The current history museum and History Colorado's administrative offices will close in March (the Stephen H. Hart Research Library will shut down even sooner), and the building will be demolished in May. Construction of the new, $110.8 million facility will take two years, during which time the museum will be closed; the staff will be housed in interim offices, the location of which has not yet been determined.

A couple of hours after the groundbreaking, I sat down with Nichols, Tryba, Kathryn Hill, the director of museum operations, and Rebecca Laurie, the public relations director, to get a hypothetical tour, complete with models and renderings. I was impressed, to say the least.

Stylistically, the Tryba building is neo-modernist with a constructivist conception of its volumes, and though the walls are heavily detailed, the architect has taken a reductive geometric approach, thus making the volumes more emphatic. The footprint essentially stretches up to the sidewalks, but the building doesn't have many flat elevations; rather, it zigzags in and out along the streets. Tryba orchestrates a complicated vocabulary of blocky forms accented by wedge-shaped ones.

Each of the three principal sides will have significant entrance portals, and there will also be an entrance on the side that adjoins the parking garage and service entrance on the only flat side, the one on the north. Though it's hard to say which one of the street-side entrances is the principle one, the entry facing Broadway is the most monumental and ceremonial-looking, while the one on 12th Avenue will lead into the grandest of the interior spaces.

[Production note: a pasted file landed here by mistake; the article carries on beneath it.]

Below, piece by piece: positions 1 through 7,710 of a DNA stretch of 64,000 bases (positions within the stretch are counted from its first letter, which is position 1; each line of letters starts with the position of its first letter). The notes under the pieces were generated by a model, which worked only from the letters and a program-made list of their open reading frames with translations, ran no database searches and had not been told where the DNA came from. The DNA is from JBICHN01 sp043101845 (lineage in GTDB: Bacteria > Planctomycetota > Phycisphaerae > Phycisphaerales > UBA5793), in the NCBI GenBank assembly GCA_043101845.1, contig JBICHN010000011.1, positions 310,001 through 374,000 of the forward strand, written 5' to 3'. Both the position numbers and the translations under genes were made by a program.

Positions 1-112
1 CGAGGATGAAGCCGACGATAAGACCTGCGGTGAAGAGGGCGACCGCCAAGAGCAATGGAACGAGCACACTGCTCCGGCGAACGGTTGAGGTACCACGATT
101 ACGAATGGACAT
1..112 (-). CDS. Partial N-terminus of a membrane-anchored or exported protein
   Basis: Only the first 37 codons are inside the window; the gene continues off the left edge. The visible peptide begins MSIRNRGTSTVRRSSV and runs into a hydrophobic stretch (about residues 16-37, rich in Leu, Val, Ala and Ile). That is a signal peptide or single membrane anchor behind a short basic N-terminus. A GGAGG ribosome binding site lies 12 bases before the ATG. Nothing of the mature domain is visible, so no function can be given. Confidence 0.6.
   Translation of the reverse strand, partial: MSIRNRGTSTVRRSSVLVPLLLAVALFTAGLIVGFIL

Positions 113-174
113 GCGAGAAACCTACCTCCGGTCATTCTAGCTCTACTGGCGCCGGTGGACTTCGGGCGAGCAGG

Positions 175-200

The design is aesthetically related to other important Tryba buildings, including the Wellington E. Webb Building and the addition to the Colorado Springs Fine Arts Center, particularly in the handling of the windows. But the principal material on the exterior walls is different from what's on those buildings, with the History Colorado Center being clad in light-colored limestone. This is the perfect material to give the building a sense of civic pride, and it links it to the stone-covered structures that line the nearby Civic Center.